Concerns with youth and exercise...

A few years ago, encouraging little tiny human beings to regularly participate in weight training was weird and probably mean. But that's because we understood nothing. At this time, it was well-known that children performing weightlifting challenged their development and potentially wrecked their growth, or make it untidy or something. It was a universal fact that weightlifting caused a plethora of grotesque complications. During the exact time that this fact was being established, people were also subscribing to the belief that shoe size determined IQ. As kids age, their feet grow and their IQ goes up as well. This is how human beings develop. The people who brought you "kids shouldn't lift weights" also thought the IQ-foot size relationship was causal.

If that's not enough, the same people with that belief system thought that if women were to run marathons, their innards would fall out and consequently, they could never bear children- and as a direct result of this, mankind would perish. Notice how we didn't perish when they began allowing women to run marathons in the Olympic Games in 1984?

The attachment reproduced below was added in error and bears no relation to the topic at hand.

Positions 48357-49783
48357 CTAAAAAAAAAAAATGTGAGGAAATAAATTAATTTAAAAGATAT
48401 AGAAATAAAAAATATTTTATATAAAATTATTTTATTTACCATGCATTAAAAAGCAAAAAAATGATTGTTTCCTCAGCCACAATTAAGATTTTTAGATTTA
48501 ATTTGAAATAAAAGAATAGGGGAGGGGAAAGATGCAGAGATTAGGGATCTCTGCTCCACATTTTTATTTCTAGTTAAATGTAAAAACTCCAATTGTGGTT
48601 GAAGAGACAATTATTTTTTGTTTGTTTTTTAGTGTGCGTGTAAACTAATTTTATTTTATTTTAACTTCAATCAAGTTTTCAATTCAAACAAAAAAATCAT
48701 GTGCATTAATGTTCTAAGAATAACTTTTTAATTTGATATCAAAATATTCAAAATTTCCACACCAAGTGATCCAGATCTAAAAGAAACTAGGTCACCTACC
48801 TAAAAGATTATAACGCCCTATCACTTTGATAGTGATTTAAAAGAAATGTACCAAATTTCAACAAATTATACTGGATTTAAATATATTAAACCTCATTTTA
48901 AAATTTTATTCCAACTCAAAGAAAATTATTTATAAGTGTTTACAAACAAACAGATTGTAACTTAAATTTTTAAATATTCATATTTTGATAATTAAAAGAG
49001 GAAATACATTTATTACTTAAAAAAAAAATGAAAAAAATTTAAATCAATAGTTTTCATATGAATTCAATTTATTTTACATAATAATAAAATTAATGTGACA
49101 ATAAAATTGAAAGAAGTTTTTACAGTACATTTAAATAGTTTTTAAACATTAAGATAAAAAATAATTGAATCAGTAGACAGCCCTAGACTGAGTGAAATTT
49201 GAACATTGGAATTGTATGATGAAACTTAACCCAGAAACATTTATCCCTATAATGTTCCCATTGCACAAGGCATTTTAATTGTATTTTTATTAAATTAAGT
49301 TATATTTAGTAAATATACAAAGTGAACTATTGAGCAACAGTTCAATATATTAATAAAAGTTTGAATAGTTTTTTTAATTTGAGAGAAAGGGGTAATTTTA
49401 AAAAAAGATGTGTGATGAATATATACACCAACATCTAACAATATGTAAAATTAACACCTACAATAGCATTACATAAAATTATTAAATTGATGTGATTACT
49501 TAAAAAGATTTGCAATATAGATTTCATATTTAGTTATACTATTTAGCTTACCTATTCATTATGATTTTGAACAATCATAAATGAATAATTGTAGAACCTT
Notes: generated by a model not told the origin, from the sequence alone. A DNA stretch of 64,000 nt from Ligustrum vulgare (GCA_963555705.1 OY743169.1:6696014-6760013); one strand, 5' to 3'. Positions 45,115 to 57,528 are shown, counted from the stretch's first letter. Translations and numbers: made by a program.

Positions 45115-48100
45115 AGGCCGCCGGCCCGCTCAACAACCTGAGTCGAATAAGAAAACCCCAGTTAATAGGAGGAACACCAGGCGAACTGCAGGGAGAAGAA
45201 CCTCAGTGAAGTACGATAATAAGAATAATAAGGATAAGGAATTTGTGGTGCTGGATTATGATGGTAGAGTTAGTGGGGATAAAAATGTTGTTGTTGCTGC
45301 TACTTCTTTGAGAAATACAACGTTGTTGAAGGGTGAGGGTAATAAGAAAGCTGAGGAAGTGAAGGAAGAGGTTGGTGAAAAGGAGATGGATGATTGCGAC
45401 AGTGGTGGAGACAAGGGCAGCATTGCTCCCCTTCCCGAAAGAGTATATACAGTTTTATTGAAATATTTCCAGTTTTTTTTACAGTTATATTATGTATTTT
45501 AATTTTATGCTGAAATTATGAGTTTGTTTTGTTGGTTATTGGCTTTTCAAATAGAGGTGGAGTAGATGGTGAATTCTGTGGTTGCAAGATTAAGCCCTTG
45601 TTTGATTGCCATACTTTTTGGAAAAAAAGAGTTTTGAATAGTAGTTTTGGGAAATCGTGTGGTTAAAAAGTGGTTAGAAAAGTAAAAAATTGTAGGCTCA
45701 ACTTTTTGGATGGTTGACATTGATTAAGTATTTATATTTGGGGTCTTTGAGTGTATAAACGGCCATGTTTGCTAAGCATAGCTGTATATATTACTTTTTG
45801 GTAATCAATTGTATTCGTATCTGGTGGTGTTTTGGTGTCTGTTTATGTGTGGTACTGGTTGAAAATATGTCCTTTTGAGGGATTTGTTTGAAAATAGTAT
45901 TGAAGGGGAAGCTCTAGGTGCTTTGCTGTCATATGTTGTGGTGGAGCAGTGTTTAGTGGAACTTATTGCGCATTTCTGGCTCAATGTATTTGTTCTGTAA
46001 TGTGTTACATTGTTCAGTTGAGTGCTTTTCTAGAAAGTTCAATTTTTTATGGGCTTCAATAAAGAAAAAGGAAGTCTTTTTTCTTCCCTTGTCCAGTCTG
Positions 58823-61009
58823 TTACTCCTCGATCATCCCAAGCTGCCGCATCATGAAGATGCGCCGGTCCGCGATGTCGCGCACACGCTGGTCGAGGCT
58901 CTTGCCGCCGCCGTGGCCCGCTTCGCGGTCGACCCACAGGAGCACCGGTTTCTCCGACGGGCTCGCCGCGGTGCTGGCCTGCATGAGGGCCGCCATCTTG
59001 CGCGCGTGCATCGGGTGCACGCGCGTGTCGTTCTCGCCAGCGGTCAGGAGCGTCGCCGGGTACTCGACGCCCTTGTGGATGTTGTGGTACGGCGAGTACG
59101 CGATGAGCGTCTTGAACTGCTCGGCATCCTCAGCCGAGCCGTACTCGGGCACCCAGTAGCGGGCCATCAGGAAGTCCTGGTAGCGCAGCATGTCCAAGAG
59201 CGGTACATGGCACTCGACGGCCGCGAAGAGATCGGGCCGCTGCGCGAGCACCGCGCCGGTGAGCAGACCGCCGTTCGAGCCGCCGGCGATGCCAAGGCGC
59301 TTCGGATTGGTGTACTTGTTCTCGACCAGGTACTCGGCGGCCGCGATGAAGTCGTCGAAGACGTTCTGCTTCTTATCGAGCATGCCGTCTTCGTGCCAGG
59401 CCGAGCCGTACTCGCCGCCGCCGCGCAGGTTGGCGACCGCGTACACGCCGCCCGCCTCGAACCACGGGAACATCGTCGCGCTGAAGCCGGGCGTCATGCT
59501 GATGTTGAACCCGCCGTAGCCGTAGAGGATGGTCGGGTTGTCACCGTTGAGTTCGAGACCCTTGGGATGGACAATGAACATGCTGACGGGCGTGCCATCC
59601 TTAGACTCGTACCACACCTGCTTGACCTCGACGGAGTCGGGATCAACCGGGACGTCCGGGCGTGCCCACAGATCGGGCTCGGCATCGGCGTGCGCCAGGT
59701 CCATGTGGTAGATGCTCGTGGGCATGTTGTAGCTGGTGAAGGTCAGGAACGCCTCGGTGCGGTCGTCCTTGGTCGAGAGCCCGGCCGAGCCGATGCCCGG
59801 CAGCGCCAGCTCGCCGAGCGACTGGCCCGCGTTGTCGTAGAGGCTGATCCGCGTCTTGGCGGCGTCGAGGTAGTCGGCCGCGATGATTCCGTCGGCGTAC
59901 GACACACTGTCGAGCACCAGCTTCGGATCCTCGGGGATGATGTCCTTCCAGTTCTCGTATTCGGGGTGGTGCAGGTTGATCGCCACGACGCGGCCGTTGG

So far no woman innards have slipped out. Likewise, when children began taking up weightlifting, the average height didn't start dwindling. Knowing this, it's fairly upsetting on behalf of the world that this unusual concept is still hanging around. Let me just say that it's completely inconceivable that children would experience growth complications from lifting. It doesn't even make sense. It's actually completely embarrassing that anyone bought it in the first place.

Weight lifting in kids is gradually becoming slightly more common, thankfully. Hopefully it can combat the huge, huge obesity rate kids are struggling with. However, some hesitation always accompanies the push for a still-growing child to work with weights... So we'll cover the proper way to get these little youngsters underneath the weight racks.